63% of product managers report to marketing and 24% report to development. 22% of requirements managers report to marketing with 55% in the development organization. These reporting structures can over-emphasize the needs of new users and super-users, while shortchanging the needs of the majority of users. Product managers will constantly be playing tug-of-war to get time to do the right thing.
The Softletter Survey
Softletter executed a survey earlier this year, which found that almost two thirds of product managers report to marketing, and a majority of requirements managers report to development. Detailed survey results are available by Subscription.
The Silicon Valley Product Group recently published an article about this very issue. They point out significant problems with both reporting structures. Hat tip to Nils for finding this one. Nilsnet is on our blogroll and makes good reading – you should check it out.
Product management in the marketing group:
Further, what usually happens is that the product marketing role and the product management role get combined. These roles and the skills required so different that what usually ends up happening is that one or the other (or both) gets poorly executed.
Product management in the development group:
Moreover, it’s easy for the product management team to be consumed in the details and pressures of producing the detailed specs rather than looking at the market opportunity and charting a winning product strategy and roadmap.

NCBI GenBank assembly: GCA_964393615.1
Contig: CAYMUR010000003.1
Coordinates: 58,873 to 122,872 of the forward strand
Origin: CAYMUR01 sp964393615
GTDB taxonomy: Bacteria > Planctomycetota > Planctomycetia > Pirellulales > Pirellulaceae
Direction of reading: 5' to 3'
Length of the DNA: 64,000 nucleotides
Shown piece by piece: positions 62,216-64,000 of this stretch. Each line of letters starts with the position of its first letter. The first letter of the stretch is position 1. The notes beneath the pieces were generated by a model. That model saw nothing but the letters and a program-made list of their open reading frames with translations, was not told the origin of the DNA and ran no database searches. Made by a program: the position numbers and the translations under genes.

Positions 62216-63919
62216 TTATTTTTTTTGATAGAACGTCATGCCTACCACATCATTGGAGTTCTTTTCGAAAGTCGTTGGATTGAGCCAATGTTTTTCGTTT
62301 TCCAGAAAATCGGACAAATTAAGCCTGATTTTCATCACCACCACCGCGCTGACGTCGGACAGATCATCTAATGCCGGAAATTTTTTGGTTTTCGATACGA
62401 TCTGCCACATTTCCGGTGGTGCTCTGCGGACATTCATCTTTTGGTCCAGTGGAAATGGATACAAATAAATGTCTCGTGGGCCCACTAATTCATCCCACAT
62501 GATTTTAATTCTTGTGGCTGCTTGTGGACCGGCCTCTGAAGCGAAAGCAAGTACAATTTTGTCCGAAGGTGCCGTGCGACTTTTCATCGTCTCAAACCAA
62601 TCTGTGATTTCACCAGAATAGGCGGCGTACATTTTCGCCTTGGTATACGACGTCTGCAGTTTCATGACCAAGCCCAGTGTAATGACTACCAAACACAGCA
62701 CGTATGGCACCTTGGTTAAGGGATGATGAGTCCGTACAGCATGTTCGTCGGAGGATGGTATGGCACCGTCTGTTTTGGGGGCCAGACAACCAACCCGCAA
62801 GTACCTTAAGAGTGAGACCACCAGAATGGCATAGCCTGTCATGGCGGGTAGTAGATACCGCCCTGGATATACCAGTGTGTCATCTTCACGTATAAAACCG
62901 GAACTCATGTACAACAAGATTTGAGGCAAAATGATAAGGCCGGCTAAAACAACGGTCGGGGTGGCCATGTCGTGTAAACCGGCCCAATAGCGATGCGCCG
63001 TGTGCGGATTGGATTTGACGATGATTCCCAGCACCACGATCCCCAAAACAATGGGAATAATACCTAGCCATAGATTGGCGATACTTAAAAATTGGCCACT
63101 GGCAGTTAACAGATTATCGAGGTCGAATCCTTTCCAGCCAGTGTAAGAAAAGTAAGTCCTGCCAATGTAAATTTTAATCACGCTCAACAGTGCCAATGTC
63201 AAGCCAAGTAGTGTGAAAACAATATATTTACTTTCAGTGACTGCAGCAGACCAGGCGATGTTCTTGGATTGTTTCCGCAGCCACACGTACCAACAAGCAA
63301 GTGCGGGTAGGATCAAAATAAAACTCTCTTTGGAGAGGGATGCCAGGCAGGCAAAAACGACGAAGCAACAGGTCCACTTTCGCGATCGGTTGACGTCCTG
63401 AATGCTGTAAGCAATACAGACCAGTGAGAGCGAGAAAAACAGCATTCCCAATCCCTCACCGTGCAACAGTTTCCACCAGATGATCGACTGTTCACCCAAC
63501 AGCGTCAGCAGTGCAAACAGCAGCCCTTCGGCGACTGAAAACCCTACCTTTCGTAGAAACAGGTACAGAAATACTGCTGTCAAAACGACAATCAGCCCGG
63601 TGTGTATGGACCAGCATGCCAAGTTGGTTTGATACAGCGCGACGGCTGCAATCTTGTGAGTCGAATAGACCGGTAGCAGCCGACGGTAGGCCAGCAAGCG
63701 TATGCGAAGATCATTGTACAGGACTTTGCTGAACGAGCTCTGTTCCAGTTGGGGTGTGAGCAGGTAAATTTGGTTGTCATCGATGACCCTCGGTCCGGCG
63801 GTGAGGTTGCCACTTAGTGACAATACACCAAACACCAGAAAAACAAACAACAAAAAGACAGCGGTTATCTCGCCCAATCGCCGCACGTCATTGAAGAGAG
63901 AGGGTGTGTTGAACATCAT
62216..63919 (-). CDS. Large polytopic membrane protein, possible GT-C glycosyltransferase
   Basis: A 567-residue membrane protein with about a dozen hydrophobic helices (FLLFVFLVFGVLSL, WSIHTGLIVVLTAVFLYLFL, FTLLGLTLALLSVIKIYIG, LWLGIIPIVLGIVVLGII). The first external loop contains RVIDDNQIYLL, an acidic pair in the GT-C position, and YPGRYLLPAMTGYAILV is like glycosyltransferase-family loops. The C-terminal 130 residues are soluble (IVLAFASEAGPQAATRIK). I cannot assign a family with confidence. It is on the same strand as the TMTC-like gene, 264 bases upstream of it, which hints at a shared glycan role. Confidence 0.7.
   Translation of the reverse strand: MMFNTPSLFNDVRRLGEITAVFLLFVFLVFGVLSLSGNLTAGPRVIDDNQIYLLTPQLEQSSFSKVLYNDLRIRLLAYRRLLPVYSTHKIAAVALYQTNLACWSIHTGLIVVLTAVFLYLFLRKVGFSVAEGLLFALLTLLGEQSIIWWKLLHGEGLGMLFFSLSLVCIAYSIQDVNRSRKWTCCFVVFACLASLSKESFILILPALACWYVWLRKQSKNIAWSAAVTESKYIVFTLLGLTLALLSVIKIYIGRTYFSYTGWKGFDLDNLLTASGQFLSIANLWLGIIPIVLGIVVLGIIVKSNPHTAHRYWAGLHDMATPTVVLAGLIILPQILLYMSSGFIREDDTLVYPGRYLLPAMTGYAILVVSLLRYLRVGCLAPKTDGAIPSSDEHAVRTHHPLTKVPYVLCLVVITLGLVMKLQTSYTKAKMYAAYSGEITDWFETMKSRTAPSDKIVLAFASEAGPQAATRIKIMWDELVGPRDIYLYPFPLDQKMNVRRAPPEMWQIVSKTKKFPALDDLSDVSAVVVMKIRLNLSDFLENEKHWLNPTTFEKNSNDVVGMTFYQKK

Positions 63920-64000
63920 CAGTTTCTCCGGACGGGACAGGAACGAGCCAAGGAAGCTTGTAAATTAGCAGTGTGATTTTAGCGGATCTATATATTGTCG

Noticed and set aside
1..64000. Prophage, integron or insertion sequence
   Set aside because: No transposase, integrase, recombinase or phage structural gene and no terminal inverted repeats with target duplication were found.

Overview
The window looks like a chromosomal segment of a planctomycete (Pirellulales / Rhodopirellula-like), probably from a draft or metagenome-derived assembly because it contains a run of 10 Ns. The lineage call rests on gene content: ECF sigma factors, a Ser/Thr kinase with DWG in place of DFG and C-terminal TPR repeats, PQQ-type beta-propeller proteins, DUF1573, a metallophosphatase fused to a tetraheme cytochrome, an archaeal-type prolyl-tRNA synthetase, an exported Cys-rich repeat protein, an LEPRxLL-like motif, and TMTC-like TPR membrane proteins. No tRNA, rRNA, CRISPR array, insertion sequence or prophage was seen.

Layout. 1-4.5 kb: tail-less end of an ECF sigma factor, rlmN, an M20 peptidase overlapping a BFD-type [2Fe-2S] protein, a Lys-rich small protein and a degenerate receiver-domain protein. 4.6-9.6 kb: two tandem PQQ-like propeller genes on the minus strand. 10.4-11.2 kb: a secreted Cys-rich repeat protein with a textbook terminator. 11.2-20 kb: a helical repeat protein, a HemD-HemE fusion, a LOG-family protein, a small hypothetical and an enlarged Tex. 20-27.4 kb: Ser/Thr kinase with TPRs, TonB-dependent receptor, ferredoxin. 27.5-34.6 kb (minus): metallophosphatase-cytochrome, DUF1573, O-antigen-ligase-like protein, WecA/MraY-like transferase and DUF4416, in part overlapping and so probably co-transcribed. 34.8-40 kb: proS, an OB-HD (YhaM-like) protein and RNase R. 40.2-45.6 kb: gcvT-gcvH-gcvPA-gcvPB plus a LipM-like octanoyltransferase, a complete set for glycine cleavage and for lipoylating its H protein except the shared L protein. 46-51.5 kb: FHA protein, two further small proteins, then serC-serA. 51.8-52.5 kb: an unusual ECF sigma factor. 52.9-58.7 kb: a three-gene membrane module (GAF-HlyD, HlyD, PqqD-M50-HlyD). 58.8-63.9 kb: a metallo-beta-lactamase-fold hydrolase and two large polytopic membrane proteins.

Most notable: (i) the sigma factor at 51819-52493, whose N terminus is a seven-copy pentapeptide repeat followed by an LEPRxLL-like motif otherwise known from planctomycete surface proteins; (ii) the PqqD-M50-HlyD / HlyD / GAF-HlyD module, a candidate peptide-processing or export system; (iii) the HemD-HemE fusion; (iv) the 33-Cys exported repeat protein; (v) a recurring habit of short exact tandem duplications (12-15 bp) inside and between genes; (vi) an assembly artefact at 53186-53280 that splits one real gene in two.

Alan Cooper’s Take
In The Inmates Are Running The Asylum, Cooper points out that marketing people tend to over-emphasize the needs of new users. Their interactions are primarily with people who we want to buy the software. As such, they spend most of their time understanding the needs of people who haven’t used the software, or who have just started using the software.
Developers, or as Cooper calls them, homo-logicus, are a special breed of people who are much more capable of dealing with complexity than average users. They appreciate good algorithms, customizability, and full-featuredness. They don’t run into the problems that most people have when dealing with software that has too many features.
Johanna Rothman asked the question in April, “Do engineers use their own software?” Her point was simply that if engineers have to “eat their own dog food” they will introduce fewer bugs. There are definitely benefits to this mindset. However, the engineers should not be specifying the features for the products (unless the products are to be used only by other engineers).
Our priorities as product managers should focus on competent users. Most people develop a level of competence quickly and most people stop learning when there is no additional benefit to learning more. Therefore most people don’t become experts. With a lion’s share of our users being competent, we need to make sure we emphasize them in our requirements and design decisions.
As SVPG points out, product managers will tend to evolve into the activities most valued in their organizations. Combine this with Cooper’s take on the needs of the everyman, and we end up having to devote energy to overcoming organizational bias in order to prioritize the needs of the majority of users.
Product Management should be represented in its own organization. This allows a focus on the right users, and will likely make it easier to avoid tactical tangents that take away time from strategic decision making.